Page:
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Best Famous Lisa Zaran Poems

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Written by Lisa Zaran | Create an image from this poem


 It is later than late, 
the simmered down darkness 
of the jukebox hour.
The hour of drunkenness and cigarettes.
The fools hour.
In my dreams, I still smoke, cigarette after cigarette.
It's okay, I'm dreaming.
In dreams, smoking can't kill me.
It's warm outside.
I have every window open.
There's no such thing as danger, only the dangerous face of beauty.
I am hanging at my window like a houseplant.
I am smoking a cigarette.
I am having a drink.
The pale, blue moon is shining.
The savage stars appear.
Every fool that passes by smiles up at me.
I drip ashes on them.
There is music playing from somewhere.
A thready, salt-sweet tune I don't know any of the words to.
There's a gentle breeze making hopscotch with my hair.
This is the wet blanket air of midnight.
This is the incremental hour.
This is the plastic placemat of time between reality and make-believe.
This is tabletop dream time.
This is that faint stain on your mattress, the one you'll discover come morning, and wonder how.
This is the monumental moment.
The essential: look at me now.
This is the hour.
Isn't it lovely? Wake up the stars! Isn't it fabulous? Kiss the moon! Where is the clock? The one that always runs ahead.
The one that always tries to crush me with its future.
Originally published in Literati Magazine, Winter 2005.
Copyright © Lisa Zaran 2005

Written by Lisa Zaran | Create an image from this poem

You Are The Mountain

 At one end of the couch
you sit, mute as a pillow
tossed onto the upholstery.
I watch you sometimes when you don't know I'm watching and I see you.
Who you are.
You are a self made man.
Hard suffering.
You are grey stone and damp earth.
A long scar on a pale sky.
The television is tuned to CNN.
The world's tragedies flicker across your face like some foreign film.
You are expressionless.
Your usual gestures ground to salt.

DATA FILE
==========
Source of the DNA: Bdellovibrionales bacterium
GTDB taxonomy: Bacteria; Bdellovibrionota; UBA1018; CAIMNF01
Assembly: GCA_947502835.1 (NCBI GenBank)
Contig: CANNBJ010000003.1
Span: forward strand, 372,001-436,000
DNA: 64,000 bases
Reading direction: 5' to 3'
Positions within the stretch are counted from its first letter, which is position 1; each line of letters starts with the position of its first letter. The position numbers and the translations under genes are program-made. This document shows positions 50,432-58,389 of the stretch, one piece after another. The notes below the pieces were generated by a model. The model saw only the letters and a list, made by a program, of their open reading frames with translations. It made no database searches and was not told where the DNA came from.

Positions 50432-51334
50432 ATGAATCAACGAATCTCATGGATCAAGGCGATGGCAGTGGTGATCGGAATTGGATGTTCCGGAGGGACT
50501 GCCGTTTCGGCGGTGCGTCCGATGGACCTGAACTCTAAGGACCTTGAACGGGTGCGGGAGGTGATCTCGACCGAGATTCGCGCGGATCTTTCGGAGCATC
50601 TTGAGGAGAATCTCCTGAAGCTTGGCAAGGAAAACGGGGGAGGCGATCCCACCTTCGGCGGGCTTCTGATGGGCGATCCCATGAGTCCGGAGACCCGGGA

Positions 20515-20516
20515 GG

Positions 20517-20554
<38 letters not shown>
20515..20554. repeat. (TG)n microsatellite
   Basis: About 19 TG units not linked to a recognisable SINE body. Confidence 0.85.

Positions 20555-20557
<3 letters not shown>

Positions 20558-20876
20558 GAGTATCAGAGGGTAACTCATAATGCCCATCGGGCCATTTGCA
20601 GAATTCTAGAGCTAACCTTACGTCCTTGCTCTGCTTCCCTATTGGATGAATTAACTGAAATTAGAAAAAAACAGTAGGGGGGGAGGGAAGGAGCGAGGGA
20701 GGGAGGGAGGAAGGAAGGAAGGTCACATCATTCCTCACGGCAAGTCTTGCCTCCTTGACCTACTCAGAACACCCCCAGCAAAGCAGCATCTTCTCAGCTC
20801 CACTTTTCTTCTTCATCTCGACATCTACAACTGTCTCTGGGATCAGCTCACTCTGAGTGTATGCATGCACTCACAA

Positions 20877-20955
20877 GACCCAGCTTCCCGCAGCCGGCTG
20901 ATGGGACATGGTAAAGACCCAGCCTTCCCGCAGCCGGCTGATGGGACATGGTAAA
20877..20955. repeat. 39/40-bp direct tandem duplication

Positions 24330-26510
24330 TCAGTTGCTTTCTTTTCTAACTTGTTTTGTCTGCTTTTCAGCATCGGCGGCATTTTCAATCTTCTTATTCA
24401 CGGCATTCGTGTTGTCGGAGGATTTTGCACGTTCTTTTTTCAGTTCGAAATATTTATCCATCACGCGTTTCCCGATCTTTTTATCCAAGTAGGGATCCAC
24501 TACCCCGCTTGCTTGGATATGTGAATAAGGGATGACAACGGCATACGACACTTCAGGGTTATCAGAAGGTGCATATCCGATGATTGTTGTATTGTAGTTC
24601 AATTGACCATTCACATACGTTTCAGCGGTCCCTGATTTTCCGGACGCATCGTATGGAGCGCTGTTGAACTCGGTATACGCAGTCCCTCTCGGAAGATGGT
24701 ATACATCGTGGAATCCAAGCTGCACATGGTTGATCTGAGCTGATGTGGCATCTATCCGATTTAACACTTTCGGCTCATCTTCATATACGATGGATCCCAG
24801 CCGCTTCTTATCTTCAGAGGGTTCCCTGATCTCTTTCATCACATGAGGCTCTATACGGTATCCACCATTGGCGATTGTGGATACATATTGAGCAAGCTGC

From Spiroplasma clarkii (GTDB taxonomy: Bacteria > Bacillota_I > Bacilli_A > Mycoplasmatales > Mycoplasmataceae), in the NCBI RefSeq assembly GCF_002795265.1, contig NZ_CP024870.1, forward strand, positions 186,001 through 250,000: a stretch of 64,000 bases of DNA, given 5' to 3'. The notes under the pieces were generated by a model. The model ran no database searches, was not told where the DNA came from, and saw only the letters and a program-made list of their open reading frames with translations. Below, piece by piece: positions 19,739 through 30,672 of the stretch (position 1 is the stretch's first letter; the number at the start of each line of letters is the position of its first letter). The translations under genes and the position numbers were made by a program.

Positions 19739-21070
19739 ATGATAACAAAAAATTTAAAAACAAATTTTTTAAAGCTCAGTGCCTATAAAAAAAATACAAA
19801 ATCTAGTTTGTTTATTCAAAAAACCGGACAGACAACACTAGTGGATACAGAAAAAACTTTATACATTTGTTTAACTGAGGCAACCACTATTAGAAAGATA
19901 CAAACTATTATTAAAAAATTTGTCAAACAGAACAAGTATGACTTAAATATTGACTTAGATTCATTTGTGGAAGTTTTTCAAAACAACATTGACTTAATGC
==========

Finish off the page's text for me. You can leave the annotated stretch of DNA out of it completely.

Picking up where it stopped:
How do you explain yourself to people that do not know you? How do you explain to them, this is me; that is not me.
However many words you choose in whatever context with whichever adjectives you use could not compare.
Even you describing you would not be you.
Not totally.
Your hands are folded together, resting in your lap.
I study those hands until every groove becomes familiar.
Like a favorite hat, you wear your silence comfortably.
I sometimes can not help but wonder what we will talk about if we ever run out of things to say.
You are the curve I burrow into.
The strength I borrow.
You are the red sun rising over the mountain.
You are the mountain.
© 2002 Lisa M.
Zaran All rights reserved.
Written by Lisa Zaran | Create an image from this poem


 She said she collects pieces of sky, 
cuts holes out of it with silver scissors, 
bits of heaven she calls them.
Every day a bevy of birds flies rings around her fingers, my chorus of wives, she calls them.
Every day she reads poetry from dusty books she borrows from the library, sitting in the park, she smiles at passing strangers, yet can not seem to shake her own sad feelings.
She said that night reminds her of a cool hand placed gently across her fevered brow, said she likes to fall asleep beneath the stars, that their streaks of light make her believe that she too is going somewhere.
Infinity, she whispers as she closes her eyes, descending into thin air, where no arms outstretch to catch her.
Originally published in Magaera, Spring 2005.
Copyright © Lisa Zaran, 2005
Written by Lisa Zaran | Create an image from this poem

Love Is Believable

 love is believable 
in every moment of exhaustion 
in every heartbroken home 
in every dark spirit, 
the meaning unfolds.
in every night that sings of tomorrow.
in every suicide i carry deep inside my head.
in every lonely smile that plays across my lips.
love is believable i tell you, in every scrap of history, in every sheen of want.
what can be wrong that some days i have a tough time believing.
and in each chamber of my heart i pray.
Copyright © Lisa Zaran, 2006